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See detailDeciphering the role of colorectal cancer-associated bacteria in the fibroblast-tumor cell interaction
Karta, Jessica UL

Doctoral thesis (2022)

Dysbiosis is an imbalance in the gut microbiome that is often associated with inflammation and cancer. Several microbial species, such as Fusobacterium nucleatum, have been suggested to be involved in ... [more ▼]

Dysbiosis is an imbalance in the gut microbiome that is often associated with inflammation and cancer. Several microbial species, such as Fusobacterium nucleatum, have been suggested to be involved in colorectal cancer (CRC). To date, most studies have focused on the interaction between CRC-associated bacteria and tumor cells. However, the tumor microenvironment (TME) is composed of various types of cells, among which cancer-associated fibroblasts (CAFs), one of the most vital players in the TME. The interaction between CRC-associated bacteria and CAFs and especially the impact of their cross-talk on tumor cells, remains largely unknown. In this regard, this thesis investigated the interaction between a well described and accepted CRC-associated bacteria, Fusobacterium nucleatum, and CAFs and their subsequent effects on tumor progression in CRC. Our findings show that F.nucleatum binds to CAFs and induces phenotypic changes. F.nucleatum promotes CAFs to secrete several pro-inflammatory cytokines and membrane-associated proteases. Upon exposure with F.nucleatum, CAFs also undergo metabolic rewiring with higher mitochondrial ROS and lactate secretion. Importantly, F.nucleatum-treated CAFs increase the migration ability of tumor cells in vitro through secreted cytokines, among which CXCL1. Furthermore, the co-injection of F.nucleatum-treated CAFs with tumor cells in vivo leads to a faster tumor growth as compared to the co-injection of untreated CAFs with tumor cells. Taken together, our results show that CAFs are an important player in the gut microbiome-CRC axis. Targeting the CAF-microbiome crosstalk might represent a novel therapeutic strategy for CRC. [less ▲]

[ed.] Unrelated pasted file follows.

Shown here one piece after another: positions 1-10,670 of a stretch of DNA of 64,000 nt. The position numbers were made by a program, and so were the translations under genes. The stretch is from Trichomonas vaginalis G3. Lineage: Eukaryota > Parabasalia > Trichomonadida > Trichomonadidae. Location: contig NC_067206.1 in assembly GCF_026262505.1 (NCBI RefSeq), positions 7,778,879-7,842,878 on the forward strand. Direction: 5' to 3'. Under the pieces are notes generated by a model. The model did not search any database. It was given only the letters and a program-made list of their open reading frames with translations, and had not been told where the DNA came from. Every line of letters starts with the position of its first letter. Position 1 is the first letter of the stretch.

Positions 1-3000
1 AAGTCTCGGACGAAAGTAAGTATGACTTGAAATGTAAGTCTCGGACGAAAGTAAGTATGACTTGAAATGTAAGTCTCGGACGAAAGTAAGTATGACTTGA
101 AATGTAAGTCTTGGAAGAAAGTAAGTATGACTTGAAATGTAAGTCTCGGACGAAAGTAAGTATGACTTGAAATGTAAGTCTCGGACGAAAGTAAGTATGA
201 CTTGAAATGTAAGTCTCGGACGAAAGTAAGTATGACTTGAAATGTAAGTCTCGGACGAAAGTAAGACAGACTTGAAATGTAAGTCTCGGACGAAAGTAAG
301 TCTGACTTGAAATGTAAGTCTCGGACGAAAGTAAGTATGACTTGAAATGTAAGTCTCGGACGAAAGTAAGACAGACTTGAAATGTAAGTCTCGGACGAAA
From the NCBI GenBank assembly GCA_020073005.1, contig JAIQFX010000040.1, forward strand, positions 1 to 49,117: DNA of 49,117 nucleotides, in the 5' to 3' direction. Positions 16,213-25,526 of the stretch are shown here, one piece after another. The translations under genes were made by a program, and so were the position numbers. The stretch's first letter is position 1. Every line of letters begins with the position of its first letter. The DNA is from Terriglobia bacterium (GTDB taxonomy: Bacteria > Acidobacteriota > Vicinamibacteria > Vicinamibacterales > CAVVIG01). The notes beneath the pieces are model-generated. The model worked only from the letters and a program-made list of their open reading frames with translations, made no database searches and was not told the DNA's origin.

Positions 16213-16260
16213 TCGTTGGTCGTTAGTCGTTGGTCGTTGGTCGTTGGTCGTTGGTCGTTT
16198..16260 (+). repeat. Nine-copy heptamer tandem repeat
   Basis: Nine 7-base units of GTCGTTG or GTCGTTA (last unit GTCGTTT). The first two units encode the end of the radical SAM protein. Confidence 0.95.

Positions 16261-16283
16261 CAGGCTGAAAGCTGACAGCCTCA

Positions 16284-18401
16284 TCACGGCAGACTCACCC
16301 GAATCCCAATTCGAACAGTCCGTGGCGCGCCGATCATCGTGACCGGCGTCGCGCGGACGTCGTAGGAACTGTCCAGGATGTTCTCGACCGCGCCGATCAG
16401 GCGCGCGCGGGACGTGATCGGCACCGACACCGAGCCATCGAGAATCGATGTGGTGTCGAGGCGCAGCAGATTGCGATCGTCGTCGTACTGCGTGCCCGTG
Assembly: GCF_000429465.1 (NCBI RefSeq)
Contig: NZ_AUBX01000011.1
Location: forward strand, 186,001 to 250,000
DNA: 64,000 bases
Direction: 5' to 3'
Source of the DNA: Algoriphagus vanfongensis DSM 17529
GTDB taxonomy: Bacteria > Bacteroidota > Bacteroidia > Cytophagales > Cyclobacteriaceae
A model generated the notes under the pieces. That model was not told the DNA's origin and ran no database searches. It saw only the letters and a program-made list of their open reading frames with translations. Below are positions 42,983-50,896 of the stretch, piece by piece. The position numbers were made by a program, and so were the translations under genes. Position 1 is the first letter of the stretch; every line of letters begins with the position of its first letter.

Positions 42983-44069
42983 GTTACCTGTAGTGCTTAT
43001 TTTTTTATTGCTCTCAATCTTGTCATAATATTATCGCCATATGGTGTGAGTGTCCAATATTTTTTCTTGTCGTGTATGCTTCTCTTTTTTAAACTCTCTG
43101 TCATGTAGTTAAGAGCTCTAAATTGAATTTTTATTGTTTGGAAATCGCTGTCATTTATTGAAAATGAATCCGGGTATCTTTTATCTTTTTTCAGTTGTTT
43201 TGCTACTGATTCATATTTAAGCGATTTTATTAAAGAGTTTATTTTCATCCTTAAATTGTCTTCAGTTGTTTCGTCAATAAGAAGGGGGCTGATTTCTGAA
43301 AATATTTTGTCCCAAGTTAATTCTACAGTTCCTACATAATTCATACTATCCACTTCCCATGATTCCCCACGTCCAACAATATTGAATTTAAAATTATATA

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See detailThe gut microbial metabolite formate exacerbates colorectal cancer progression
Ternes, Dominik UL; Tsenkova, Mina UL; Pozdeev, Vitaly UL et al

in Nature Metabolism (2022)

The gut microbiome is a key player in the immunomodulatory and protumorigenic microenvironment during colorectal cancer (CRC), as different gut-derived bacteria can induce tumour growth. However, the ... [more ▼]

The gut microbiome is a key player in the immunomodulatory and protumorigenic microenvironment during colorectal cancer (CRC), as different gut-derived bacteria can induce tumour growth. However, the crosstalk between the gut microbiome and the host in relation to tumour cell metabolism remains largely unexplored. Here we show that formate, a metabolite produced by the CRC-associated bacterium Fusobacterium nucleatum, promotes CRC development. We describe molecular signatures linking CRC phenotypes with Fusobacterium abundance. Cocultures of F. nucleatum with patient-derived CRC cells display protumorigenic effects, along with a metabolic shift towards increased formate secretion and cancer glutamine metabolism. We further show that microbiome-derived formate drives CRC tumour invasion by triggering AhR signalling, while increasing cancer stemness. Finally, F. nucleatum or formate treatment in mice leads to increased tumour incidence or size, and Th17 cell expansion, which can favour proinflammatory profiles. Moving beyond observational studies, we identify formate as a gut-derived oncometabolite that is relevant for CRC progression. [less ▲]

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See detailMapping the Metabolic Networks of Tumor Cells and Cancer-Associated Fibroblasts
Karta, Jessica UL; Bossicard, Ysaline UL; Kotzamanis, Konstantinos UL et al

in Cells (2021)

Metabolism is considered to be the core of all cellular activity. Thus, extensive studies of metabolic processes are ongoing in various fields of biology, including cancer research. Cancer cells are known ... [more ▼]